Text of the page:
acid tunnel

Tunnel of Roses

I shouldn’t have taken the acid. That was her first clear thought in a long time. How long it had been, she didn’t know.

They were calling to her, luring her in. Flowers – flowers everywhere. With their ever-rotating hypnotic petals and their ever-singing captivating voices. She tried to resist, had been trying to resist them for hours, but they were everywhere.

The busy summer city streets suddenly opened up into a lush oasis of green sprinkled with splashes of colour. But those splashes weren’t pretty, they were deadly. People just didn’t understand. They were out to get her. That’s what she got for moving to a city with a seemingly endless amount of parks of all shapes and sizes. Murderous flowers.

She heard their siren call and stumbled. She managed to catch herself, but veered to the left to do so. And that is how she set foot on the grass. They were everywhere now, surrounding her, their voices booming, bouncing back and forth between her ears.

She tripped again, and this time, she fell to her knees. That’s when it happened. She tried to get back on her feet, staggered forward, and landed right next to a flower bed. Her nose was practically touching the nearest specimen.

Of course, it was a rose. It had to be a rose. Nothing was more enchanting than a rose. They caught you right away, charmed you on the spot.

So she knelt there, staring at the blossom, getting ever more lost. The deeply red petals started to slowly open up, mesmerising her. As they did so, they started turning, expanding inwards, creating a tunnel. A tunnel that seem to stretch into infinity, pulling her in.

“No!” she screamed in her head. This can’t be happening. I won’t let you win. I can escape you. I have been doing so for the past three days. Is that how long it’s been? Three whole days? Maybe. Maybe it had only been three hours or even three minutes. Who would know. Time is wonky when you’re on LSD. And it could stay so for quite a while. But three days? Has it been three days already? Who knows. Not me.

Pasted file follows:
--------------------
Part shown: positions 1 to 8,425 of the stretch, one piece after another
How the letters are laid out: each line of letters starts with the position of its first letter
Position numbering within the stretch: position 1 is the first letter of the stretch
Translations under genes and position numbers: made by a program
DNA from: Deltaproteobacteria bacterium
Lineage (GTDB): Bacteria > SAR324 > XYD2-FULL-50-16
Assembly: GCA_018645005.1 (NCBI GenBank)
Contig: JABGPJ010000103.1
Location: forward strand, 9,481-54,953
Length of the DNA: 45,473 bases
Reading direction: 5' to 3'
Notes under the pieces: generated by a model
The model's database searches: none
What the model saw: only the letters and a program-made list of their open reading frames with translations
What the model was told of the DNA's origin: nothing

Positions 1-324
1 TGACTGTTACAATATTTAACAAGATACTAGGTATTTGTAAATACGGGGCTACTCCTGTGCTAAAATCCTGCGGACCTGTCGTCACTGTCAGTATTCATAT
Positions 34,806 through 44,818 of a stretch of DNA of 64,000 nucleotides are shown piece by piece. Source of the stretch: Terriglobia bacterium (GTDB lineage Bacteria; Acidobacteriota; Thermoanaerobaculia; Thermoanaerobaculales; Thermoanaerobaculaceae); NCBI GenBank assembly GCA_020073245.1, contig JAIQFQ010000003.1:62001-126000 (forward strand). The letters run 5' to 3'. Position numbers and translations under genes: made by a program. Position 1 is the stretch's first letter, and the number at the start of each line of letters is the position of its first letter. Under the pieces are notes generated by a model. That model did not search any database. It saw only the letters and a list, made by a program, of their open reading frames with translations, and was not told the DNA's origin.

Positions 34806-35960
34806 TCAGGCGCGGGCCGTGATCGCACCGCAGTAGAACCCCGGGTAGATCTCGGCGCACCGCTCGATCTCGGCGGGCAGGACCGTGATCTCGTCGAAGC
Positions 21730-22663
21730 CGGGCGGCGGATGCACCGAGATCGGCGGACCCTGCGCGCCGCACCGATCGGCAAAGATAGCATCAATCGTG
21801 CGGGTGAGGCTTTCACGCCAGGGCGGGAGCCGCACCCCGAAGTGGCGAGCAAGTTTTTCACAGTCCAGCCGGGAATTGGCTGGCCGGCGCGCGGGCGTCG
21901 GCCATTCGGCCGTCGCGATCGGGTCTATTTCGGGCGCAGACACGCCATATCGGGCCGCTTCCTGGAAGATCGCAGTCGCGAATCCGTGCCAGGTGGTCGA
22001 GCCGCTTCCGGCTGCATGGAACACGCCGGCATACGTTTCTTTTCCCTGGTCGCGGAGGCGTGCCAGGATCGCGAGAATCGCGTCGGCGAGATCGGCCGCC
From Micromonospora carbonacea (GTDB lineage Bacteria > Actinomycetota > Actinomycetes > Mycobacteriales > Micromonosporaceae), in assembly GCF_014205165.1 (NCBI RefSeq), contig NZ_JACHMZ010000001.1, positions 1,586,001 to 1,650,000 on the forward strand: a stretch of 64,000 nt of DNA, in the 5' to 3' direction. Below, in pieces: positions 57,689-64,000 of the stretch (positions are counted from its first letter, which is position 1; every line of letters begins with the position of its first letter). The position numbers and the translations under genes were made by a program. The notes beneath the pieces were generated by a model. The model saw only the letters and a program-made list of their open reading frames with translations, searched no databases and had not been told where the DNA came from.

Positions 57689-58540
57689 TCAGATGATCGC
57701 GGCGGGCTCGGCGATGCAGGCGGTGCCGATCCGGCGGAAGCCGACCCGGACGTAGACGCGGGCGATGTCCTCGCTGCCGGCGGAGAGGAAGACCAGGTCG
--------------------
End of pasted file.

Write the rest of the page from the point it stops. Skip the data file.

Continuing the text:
As the strange woman stared at the rose, the various parents pulled their children away, the university students and office workers on their lunch breaks either smiled, shook their heads, hurried back to class or work, or did what most modern-day bystanders do. They took out their phones and filmed the crazy lady talking to a flower.

The two police officers approached her with care. Loons were the worst, they kept most cops on edge. You never knew what they would do next. Better get ready to use your Taser. She had clearly lost it. She was practically screaming at a rose she was holding, telling the flower that it wouldn’t win.

“Ma'am, are you okay? Would you please let go of the rose? Trying to suck you in? I can see no such thing. Ma'am, you are perfectly safe. Just let go of the flower. Thank you. Now, my colleague and I will take you to an even safer place. Just come with us. What? No, there will be no flowers there, I promise. No, I said there will be no flowers there. Please, remain calm, ma'am. I don’t want to hurt you, and neither does my colleague. What are you doing ma'am? Please, stay back. Don’t come any closer. No one’s trying to hurt you. Do we work for them? Do you mean the flowers? No, ma'am, we don’t. Our job is to protect people. That includes you. We’re here to help you. Stop that right now!”


—Submitted by Lone-Eyed